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"The Creator Of The Welfare State." How Well Deserved Is This Description Of The Labour Government of 1945-51?

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"The Creator Of The Welfare State." How Well Deserved Is This Description Of The Labour Government of 1945-51? A Welfare State is a system in which the government undertakes responsibility for the well being of its population, through unemployment insurance, old age pensions and other social security measures. In order to achieve this the Labour Government of 1945-51 introduced a number of reforms, including the National Insurance Act of 1946 and the Education Act. They also managed to achieve full employment, a target never met before in Britain. However, they are not the only reason for the arrival of the Welfare State. The Liberal Government of 1906-14 also deserves some credit, as well as the coalition government formed during World War Two, changing social attitudes in Britain, the Beveridge Report and Wartime Socialism. All of these provided some movement towards a Welfare State and as such compete against the Labour Government for the title of "Creator of the Welfare State." In order to discuss the effectiveness of the Labour Government's legislation for creating a Welfare State Sir William Beveridge's definition of the "Five Giants" can be used. These are the five main problems which he felt had to be dealt with in order to create a Welfare State. ...read more.


Although it was inherited from the coalition government, it was the Labour Party who put it in to effect. They also increased the education of children by rebuilding schools which had been bombed by the Germans during the War. This was to incredible effect, however, there were problems in that very few Grammar and Technical schools were built, resulting in 75% of children having to go to inferior schools. "Squalor" was partially dealt with through the building of one million houses for the people who lived in slums or had been bombed. It was not the five million which Labour had promised, but it was a start and a major achievement. It also helped to deal with "Idleness" as it provided jobs for the unemployed. This helped the Labour Party to reduce the number of unemployed and achieve full employment (2.5% unemployed.) This was the first time it was ever achieved in Britain and so was a brilliant target to have met. Although Labour completed the establishment of a Welfare State, it was the Liberals of 1906-14 who started off the movement. They were known as "the founding fathers of the Welfare State." ...read more.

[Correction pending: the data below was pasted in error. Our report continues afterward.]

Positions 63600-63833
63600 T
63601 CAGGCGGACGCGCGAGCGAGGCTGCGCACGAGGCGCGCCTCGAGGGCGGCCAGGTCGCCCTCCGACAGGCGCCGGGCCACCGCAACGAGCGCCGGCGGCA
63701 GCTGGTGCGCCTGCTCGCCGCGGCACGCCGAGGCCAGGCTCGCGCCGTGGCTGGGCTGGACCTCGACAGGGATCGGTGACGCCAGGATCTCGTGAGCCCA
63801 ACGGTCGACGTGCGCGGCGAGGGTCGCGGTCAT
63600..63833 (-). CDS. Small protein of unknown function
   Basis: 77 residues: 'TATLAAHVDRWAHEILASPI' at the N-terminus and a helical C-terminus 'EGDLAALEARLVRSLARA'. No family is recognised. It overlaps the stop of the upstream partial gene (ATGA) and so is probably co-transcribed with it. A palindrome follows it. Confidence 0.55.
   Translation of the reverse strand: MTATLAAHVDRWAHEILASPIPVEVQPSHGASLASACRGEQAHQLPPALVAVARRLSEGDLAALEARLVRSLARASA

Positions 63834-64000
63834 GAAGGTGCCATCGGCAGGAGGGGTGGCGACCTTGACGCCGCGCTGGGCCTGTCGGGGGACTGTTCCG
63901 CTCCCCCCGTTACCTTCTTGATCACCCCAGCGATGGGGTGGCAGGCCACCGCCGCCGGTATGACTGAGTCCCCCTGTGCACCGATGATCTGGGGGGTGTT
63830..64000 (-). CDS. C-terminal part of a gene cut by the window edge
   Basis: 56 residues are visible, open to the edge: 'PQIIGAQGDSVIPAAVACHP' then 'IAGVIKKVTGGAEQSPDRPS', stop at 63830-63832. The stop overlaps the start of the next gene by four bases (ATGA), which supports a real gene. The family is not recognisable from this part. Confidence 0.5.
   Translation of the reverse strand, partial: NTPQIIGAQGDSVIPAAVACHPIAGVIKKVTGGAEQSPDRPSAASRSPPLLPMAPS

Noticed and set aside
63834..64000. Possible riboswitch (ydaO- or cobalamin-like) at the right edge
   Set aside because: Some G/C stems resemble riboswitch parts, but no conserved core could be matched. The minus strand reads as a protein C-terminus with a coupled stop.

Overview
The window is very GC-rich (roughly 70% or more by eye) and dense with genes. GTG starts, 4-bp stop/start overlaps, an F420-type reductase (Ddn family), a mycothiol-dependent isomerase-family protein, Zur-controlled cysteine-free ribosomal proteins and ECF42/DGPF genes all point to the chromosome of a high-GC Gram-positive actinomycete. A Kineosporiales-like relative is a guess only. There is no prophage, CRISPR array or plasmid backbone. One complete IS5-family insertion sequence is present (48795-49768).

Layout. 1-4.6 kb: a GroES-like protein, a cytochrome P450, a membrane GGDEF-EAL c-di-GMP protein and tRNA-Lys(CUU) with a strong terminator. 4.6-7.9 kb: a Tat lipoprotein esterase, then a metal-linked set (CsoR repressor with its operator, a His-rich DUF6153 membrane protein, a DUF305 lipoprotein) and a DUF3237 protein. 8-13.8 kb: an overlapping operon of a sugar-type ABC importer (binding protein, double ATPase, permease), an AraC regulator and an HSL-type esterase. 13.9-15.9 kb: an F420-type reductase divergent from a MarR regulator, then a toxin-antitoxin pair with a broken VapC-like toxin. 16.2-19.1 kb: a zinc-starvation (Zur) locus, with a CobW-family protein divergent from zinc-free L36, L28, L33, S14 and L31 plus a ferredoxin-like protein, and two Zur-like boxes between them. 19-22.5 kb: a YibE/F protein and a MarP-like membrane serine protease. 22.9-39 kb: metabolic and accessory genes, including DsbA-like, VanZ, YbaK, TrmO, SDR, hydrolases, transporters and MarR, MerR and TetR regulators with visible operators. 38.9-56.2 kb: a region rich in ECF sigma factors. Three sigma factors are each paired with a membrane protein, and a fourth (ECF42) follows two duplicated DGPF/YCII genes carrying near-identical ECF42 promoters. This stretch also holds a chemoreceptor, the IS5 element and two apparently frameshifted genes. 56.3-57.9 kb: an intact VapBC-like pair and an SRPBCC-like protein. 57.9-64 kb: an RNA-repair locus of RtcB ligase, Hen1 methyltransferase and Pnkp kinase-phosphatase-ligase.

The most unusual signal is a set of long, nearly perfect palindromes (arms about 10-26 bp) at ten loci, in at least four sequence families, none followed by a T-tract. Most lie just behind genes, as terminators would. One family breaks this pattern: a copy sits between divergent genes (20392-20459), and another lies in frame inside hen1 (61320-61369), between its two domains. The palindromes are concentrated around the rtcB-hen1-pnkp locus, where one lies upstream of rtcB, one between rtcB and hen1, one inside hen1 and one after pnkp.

This provided benefits for three quarters of a million old people in need. Wartime Socialism helped in the creation of a Welfare State as it changed people's attitudes a lot. Where as before the war people had an attitude of "Laissez-Faire," afterwards people had changed more to a Socialist point of view. This was due to rationing during the war and the fact that everybody was bombed as much as everybody else, whatever their class was. As a result nearly everyone was more accepting to the ideas of sharing and looking after each other. Overall, it is apparent that the Labour Government of 1945-51 does deserve the description of "Creators of the Welfare State." Although the Liberals of 1906-14 did start off the movement and made a number of changes to the Britain of their time, it was still far from being complete by the end of their term in parliament. They also left some of the "Five Giants" completely untouched and so were not as effective as the Labour Parliament. The other contributing factors, such as Wartime Socialism, although major factors, cannot claim the title alone, as individually they did not create as large an effect as the Labour Party. It alone greatly affected and managed to complete the Welfare State. ...read more.

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